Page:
A number of people have been killed in police raids in Haiti's capital, Port-au-Prince, after the government vowed to crack down on gangs.
Residents of Bel Air, Port-au-Prince, said police burned homes
Police said only two people died but witnesses said it could be nearer 20.
Officials had pledged a crackdown on gangs after Tuesday's killing of a French diplomat and an attack on a market that left 10 dead.
Haiti has been riven by violence since the ousting of President Jean-Bertrand Aristide last year.
Human rights groups say more than 600 people have been killed since last October.
There are about 7,400 UN peacekeeping troops trying to stabilise the country ahead of elections due before the end of the year.
US Secretary of State Condoleezza Rice said on Saturday more international troops might now be sent.
The police raids on Friday and Saturday targeted slum areas in the capital such as Bel Air, seen as strongholds of supporters of Mr Aristide, who is in exile in South Africa.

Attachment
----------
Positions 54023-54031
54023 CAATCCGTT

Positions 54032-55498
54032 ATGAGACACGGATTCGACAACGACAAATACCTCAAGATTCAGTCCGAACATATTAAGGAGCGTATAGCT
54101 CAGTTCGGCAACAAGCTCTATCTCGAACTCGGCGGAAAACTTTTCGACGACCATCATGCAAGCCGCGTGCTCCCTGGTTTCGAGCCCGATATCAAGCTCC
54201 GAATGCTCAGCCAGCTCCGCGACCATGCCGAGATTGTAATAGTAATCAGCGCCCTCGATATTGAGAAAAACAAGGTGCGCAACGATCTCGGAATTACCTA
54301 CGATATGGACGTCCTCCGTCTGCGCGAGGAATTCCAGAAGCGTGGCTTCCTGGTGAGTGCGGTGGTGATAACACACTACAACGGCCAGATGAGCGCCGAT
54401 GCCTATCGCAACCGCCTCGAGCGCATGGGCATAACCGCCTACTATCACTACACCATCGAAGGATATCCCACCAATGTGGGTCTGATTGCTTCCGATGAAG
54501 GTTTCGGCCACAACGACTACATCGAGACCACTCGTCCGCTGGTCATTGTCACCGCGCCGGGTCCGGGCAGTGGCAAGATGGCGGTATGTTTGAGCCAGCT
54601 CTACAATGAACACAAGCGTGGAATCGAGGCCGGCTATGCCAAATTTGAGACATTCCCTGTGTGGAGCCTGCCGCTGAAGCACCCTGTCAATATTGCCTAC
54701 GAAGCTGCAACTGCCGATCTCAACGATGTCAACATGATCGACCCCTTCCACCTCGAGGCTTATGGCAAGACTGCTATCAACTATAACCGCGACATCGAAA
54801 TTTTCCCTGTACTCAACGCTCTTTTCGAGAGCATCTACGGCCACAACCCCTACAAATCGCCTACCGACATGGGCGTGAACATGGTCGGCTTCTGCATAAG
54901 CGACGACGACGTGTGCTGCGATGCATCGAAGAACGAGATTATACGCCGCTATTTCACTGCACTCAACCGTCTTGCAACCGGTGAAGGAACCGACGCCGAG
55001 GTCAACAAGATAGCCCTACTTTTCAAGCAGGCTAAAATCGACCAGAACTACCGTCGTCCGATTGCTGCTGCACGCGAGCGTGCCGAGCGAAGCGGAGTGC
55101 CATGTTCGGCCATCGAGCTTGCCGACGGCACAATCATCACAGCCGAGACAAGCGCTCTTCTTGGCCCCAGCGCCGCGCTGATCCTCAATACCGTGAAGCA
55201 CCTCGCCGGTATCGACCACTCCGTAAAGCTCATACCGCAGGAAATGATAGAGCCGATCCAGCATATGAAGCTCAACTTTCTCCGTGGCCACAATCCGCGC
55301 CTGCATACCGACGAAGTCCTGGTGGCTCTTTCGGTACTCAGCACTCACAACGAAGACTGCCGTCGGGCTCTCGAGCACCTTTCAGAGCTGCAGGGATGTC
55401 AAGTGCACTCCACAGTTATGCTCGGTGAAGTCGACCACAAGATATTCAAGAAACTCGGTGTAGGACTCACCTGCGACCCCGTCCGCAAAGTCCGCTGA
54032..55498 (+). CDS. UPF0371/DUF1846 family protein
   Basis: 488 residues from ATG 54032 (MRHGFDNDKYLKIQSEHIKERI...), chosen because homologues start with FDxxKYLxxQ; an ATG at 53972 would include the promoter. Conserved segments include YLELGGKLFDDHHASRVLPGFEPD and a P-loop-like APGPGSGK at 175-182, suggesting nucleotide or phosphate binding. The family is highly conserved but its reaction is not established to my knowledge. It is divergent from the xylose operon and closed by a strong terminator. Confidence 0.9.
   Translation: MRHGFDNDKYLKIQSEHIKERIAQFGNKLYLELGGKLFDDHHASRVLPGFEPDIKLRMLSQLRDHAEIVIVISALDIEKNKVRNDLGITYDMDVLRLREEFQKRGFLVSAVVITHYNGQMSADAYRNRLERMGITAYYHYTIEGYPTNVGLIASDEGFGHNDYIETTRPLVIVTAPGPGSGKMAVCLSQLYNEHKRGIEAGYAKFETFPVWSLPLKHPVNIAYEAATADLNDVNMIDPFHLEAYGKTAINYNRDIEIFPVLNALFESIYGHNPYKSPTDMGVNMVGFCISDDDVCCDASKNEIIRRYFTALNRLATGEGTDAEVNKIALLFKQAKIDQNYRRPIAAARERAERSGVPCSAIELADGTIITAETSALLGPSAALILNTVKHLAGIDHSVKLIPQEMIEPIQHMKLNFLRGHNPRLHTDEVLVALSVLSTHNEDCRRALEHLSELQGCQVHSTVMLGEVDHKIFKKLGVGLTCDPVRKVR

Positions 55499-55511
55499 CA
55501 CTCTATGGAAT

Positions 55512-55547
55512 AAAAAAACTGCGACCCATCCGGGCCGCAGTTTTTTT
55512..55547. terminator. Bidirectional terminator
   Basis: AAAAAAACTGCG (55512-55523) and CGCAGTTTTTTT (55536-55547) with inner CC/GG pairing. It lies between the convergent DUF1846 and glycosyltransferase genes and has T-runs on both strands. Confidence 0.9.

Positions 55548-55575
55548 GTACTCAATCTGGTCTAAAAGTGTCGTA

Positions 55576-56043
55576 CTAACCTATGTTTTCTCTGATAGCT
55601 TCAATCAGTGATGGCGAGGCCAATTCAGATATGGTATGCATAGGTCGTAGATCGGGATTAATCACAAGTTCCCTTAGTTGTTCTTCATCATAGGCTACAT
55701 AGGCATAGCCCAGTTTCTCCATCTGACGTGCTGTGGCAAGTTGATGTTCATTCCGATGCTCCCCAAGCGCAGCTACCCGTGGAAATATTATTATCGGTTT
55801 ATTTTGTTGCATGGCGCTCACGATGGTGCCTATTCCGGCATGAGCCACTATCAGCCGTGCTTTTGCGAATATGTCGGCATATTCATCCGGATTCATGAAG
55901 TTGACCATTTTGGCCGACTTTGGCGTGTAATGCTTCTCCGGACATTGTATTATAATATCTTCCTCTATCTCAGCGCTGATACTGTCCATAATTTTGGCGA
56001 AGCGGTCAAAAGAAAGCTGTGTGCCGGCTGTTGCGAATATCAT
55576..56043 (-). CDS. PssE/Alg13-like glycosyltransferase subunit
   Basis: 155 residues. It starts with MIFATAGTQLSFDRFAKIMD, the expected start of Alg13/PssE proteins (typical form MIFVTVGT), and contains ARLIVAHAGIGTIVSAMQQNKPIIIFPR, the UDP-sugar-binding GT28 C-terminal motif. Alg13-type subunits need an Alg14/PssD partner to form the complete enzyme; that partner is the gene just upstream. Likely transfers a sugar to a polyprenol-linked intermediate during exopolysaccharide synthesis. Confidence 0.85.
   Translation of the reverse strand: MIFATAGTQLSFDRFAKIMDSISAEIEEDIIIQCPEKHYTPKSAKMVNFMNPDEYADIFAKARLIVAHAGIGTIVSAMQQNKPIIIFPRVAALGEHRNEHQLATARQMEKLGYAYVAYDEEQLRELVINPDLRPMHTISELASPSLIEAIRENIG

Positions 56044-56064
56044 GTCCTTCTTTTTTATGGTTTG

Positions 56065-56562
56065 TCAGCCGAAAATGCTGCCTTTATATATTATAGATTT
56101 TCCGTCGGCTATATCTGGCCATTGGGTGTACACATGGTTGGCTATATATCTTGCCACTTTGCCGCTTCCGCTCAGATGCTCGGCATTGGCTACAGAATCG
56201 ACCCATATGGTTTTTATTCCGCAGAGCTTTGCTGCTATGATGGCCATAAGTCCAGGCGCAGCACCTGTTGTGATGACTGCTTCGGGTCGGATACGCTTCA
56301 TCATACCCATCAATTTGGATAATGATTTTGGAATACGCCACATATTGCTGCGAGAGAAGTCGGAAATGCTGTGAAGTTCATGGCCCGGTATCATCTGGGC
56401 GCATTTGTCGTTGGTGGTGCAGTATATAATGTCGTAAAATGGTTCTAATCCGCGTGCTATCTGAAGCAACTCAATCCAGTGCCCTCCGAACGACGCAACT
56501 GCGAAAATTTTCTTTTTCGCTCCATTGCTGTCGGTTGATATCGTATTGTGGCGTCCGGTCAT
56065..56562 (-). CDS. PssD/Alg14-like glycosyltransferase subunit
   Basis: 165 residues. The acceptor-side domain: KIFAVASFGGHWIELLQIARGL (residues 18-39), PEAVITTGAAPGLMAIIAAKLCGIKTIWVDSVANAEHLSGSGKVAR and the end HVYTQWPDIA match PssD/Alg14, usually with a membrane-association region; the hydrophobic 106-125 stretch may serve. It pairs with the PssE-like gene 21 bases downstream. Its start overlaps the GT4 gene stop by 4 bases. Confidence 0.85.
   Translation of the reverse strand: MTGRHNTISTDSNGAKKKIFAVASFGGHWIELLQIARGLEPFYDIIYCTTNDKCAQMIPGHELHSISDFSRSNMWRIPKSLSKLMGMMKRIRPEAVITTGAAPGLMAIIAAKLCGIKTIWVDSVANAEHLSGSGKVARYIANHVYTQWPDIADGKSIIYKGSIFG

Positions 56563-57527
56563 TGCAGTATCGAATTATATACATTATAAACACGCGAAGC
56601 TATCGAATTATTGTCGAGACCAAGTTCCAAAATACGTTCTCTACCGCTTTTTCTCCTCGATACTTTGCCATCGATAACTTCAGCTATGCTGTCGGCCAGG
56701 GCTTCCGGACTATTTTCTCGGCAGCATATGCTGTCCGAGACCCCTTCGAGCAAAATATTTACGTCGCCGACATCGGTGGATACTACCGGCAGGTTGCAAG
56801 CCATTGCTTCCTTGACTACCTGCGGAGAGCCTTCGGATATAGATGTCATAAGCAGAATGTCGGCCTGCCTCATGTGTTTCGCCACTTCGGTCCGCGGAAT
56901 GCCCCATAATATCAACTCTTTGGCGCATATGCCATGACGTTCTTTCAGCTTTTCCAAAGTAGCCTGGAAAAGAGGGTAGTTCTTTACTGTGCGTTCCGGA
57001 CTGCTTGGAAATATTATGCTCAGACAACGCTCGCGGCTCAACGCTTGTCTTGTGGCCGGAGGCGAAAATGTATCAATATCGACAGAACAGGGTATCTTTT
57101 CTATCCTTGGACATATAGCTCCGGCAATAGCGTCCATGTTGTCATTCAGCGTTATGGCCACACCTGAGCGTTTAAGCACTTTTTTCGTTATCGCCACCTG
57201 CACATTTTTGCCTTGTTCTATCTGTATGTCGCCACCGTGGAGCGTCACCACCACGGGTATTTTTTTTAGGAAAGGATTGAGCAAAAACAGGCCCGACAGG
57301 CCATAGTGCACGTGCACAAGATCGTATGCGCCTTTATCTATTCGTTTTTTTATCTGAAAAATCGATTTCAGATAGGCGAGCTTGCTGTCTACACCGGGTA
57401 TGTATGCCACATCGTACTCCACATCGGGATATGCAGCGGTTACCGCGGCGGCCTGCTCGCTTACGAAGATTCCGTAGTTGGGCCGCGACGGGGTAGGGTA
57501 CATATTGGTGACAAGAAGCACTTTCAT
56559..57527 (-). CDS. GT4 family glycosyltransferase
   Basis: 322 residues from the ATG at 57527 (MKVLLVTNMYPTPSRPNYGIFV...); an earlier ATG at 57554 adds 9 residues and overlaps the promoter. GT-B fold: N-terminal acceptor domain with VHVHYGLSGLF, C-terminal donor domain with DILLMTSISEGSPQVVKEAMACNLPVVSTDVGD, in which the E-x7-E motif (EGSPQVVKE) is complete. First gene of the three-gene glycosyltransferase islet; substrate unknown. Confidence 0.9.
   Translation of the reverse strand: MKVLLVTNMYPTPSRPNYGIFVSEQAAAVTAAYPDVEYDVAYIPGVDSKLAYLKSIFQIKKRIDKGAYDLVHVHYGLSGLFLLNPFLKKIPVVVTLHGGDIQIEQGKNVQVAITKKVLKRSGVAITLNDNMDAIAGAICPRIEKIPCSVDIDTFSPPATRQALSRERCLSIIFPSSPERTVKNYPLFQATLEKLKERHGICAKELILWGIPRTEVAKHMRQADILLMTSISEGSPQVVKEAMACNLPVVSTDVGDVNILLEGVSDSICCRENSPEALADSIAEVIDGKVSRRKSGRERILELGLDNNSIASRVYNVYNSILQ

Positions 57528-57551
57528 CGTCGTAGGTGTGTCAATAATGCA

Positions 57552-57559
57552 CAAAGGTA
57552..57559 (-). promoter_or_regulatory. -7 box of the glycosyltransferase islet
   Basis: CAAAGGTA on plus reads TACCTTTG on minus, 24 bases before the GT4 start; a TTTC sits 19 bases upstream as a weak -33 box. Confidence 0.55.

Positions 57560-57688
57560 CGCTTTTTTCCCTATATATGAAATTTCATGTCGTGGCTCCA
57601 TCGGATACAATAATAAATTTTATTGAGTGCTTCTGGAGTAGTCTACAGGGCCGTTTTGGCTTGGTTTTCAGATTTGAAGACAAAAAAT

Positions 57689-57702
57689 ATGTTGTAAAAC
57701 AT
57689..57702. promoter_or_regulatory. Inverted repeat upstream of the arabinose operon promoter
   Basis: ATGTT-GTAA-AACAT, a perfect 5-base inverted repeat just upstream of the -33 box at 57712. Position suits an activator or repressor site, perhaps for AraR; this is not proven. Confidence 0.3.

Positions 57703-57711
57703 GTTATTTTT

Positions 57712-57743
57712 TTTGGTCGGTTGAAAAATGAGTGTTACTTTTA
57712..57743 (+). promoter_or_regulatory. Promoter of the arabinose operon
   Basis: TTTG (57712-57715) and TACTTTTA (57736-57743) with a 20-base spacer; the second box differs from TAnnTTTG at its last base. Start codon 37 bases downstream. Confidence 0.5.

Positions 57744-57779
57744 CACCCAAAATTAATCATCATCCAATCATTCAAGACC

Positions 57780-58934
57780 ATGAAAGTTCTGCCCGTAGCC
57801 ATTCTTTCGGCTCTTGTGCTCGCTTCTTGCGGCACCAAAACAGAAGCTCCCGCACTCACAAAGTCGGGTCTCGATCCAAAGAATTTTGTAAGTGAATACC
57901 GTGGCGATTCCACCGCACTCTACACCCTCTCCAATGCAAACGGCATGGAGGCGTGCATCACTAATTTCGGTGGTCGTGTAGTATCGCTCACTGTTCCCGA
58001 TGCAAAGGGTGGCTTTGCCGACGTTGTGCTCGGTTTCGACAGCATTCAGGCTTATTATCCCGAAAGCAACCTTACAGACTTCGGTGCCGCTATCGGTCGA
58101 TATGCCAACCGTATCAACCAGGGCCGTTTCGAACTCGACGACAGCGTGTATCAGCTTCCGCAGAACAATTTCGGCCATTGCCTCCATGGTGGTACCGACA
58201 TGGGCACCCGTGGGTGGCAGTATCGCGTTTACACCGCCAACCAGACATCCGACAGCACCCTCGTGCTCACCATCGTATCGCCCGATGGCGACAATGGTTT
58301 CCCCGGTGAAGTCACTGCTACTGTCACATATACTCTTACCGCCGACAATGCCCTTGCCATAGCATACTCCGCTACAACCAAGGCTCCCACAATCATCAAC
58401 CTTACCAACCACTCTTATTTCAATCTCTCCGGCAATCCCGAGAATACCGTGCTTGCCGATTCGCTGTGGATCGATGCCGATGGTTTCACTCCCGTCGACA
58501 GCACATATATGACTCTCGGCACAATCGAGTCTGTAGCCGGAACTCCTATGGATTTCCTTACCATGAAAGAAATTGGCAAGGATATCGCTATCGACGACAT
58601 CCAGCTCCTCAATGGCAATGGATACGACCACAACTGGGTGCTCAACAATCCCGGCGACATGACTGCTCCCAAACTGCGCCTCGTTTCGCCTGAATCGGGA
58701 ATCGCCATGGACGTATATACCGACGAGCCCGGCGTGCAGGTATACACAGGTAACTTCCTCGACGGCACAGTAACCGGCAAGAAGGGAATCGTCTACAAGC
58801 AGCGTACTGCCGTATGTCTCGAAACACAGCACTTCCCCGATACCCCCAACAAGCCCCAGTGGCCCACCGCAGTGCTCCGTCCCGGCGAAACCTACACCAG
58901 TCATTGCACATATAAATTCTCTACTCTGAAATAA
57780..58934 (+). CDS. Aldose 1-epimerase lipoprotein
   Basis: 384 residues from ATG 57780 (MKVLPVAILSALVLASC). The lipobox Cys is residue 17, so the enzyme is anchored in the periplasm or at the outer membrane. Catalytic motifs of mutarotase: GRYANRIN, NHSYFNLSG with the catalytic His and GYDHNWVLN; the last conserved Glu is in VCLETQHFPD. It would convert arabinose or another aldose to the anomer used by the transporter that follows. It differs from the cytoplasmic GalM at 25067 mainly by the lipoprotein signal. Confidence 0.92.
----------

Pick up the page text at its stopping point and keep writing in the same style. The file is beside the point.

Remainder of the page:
Police told the UN peacekeeping mission that two Aristide supporters had been killed and 35 people were being questioned, but they have refused to make any other comment on the raids.
Tuesday's market attack sparked the government raid on gangs
Morgue workers told Reuters news agency they had taken in 17 bodies on Saturday and three on Friday.
Witnesses accused the police of setting slum homes alight and shooting residents.
"The police arrived, they started shooting. There were other people shooting too, but they managed to flee," Bel Air resident Ronald Macillon told Reuters.
The AFP news agency reported seeing about 10 homes burned in Bel Air.
The police crackdown came in response to an attack on a market and a police station in the capital on Tuesday, in which 10 people died.
On the same day, the French honorary consul for the northern city of Cap-Haitien, Paul Henri Mourral, was shot dead in his car near Port-au-Prince airport.
Human rights groups have accused the police of summary executions of Aristide supporters - a charge the authorities deny.
Last week, the Brussels-based think tank, International Crisis Group, said Haiti was caught in a "deep political, social and economic crisis" with an "explosive" security situation.
On Saturday, Ms Rice said recent violence was "troubling".
"[We] need to look hard at whether or not the force posture there is adequate", she said. "It may be not just a matter of force posture. It may be a need for more election help."